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I’m struggling to see how Pujols’ big World Series changes his free agency plans

Oct 24, 2011, 4:30 PM EDT

pujols reuters Reuters

File this under not-so-deep thoughts, but for the past couple of days a lot of people have been asking how much money Albert Pujols has made himself on the free agent market due to his big World Series. And I can’t help but wonder why it changes anything.

As Jon Heyman writes today, there are a bunch of reasons why money — while important — won’t be the only thing on Pujols’ mind as he starts negotiating with teams in November. Unlike a lot of big free agents there’s legacy and stature at stake and there’s also the fact that, unlike a lot of other free agents, Pujols would do better sticking where he is if wanting to play for a winner is his objective. St. Louis wins a lot.  Heyman’s source notes that it’s gonna take more than a few million more on the offer sheet for a team to seem that much more attractive to Pujols than his current situation.

Is there a team out there willing to go several million per year higher than St. Louis? Sure, it’s possible. But it will take that and not just topping the Cardinals by a little bit that will alter Pujols’ plans. And I don’t think that Pujols’ bigtime World Series is going to make him several million more dollars a year valuable to anyone. We know what he’s capable of by now.

I tend to think differently about C.J. Wilson, who starts Game 5 tonight.  Unlike Pujols he has no legacy. Unlike Pujols, his place in the market is much less certain.  People have told me I’m misreading this, but I do think that if Wilson lays an egg tonight — a night which will likely be his last appearance before free agency — that it will affect his market.

He’s had a bad postseason. He’s showing people that just because he’s a team’s number one starter doesn’t mean that he’s an ace. Are you telling me that the Yankees, for example, aren’t wondering if Wilson doesn’t have “A.J. Burnett Sequel” written all over him? That he won’t instantly come under serious scrutiny by the New York press as the Mr. Anti-October?

One game — or a couple of games — doesn’t make a difference if you’re Albert Pujols. I can’t help but think that a couple of games are making a difference for C.J. Wilson.  Is that nuts?

  1. halladaysbiceps - Oct 24, 2011 at 4:36 PM

    “One game — or a couple of games — doesn’t make a difference if you’re Albert Pujols. I can’t help but think that a couple of games are making a difference for C.J. Wilson. Is that nuts?”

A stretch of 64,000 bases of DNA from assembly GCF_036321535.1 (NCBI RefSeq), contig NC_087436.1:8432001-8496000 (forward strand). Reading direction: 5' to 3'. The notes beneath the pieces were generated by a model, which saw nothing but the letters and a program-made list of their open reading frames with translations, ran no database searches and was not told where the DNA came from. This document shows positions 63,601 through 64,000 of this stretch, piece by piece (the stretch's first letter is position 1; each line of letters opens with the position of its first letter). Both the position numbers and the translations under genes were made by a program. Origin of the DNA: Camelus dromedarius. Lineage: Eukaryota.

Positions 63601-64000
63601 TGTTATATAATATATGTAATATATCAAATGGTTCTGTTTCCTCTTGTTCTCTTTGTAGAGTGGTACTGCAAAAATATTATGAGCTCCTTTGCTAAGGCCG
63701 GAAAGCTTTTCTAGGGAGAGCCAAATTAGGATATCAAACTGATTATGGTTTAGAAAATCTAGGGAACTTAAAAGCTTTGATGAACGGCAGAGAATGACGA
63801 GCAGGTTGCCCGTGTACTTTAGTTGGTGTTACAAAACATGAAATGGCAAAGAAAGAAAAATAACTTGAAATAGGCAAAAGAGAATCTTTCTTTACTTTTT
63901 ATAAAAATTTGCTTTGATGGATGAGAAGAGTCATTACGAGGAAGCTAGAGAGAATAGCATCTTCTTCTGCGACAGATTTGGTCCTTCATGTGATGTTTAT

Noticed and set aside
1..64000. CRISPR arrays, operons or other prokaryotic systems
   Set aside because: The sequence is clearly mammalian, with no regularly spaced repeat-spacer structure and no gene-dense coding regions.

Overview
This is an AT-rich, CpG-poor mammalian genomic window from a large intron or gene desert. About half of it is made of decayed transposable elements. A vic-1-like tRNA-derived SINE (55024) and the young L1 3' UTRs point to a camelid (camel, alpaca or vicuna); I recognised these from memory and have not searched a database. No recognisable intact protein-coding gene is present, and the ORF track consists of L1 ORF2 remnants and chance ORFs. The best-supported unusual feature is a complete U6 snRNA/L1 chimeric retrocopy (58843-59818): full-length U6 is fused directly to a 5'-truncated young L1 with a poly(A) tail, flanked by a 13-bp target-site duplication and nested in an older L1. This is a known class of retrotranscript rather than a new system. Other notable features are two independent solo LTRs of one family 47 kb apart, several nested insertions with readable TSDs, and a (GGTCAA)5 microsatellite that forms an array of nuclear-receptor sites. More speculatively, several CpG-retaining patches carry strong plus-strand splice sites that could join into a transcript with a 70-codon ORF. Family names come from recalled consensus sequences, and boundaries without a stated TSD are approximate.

Not at all, Craig. Look at what the 2009 post-season did for Cliff Lee. Even the 2010 playoffs for Lee (up until the WS against the Giants), Lee’s big payday was based on his post-season performance. I believe post-season for a pitcher is bigger when free agency comes around than an everyday position player. Why? Just the way it is.

    • clydeserra - Oct 24, 2011 at 5:05 PM

      right, because Cliff lee was never a Cy young award winner and had a really crappy 3 year run except for the 2009 playoffs

  2. Francisco (FC) - Oct 24, 2011 at 4:43 PM

    Well, behind the October POV Pujols plays nearly every game, he can afford a few lapses here and there if he follows up with big performances. With a pitcher, you don’t have nearly as much latitude. One bad outing and it’s good-bye. Just ask Cliff Lee.

  3. Panda Claus - Oct 24, 2011 at 4:46 PM

    If LaRussa and Duncan decide to retire or leave St. Louis, that may have a bigger effect on Pujols than probably anything else.

    • WhenMattStairsIsKing - Oct 24, 2011 at 5:11 PM

      Why would Pujols care what the pitching coach does? I’m asking this sincerely.

      • Panda Claus - Oct 24, 2011 at 5:23 PM

        If he wants to be on a winning team, losing a legend like Duncan would probably adversely affect the team’s pitching.

        Not saying it would do this, but if people he respects and enjoys being around leave the team, he might be less inclined to stay.

        Thinking about it, his family would probably make a bigger difference than the coaches, players or dollar value of his new contract.

      • paperlions - Oct 24, 2011 at 7:51 PM

        I like having Duncan as the PC and think he’s great…but let’s be reasonable…he couldn’t make Kyle Lohse not be Kyle Lohse, he couldn’t make Edwin Jackson not be Edwin Jackson, he couldn’t make Kyle McClellan not Kyle McClellan, and Jake Westbrook has had his worst year under Duncan…the guy is great…but he really does rely on the players have some talent to begin with…there are far far more failures in the Duncan rehab program than successes….and he may be the best at what he does.

  4. SOBEIT - Oct 24, 2011 at 4:53 PM

    For me, the question is how many teams can afford his potential price tag? Most of the large payroll teams have a high priced 1B. So who is out there to compete for his services like Agon last year? He will have to settle for less years for high dollars, or more years at less dollars. Either way, Cards seem the most attractive for the xfactor…being competitive every year for the playoffs and a stable franchise…not to mention the legacy that Craig points out.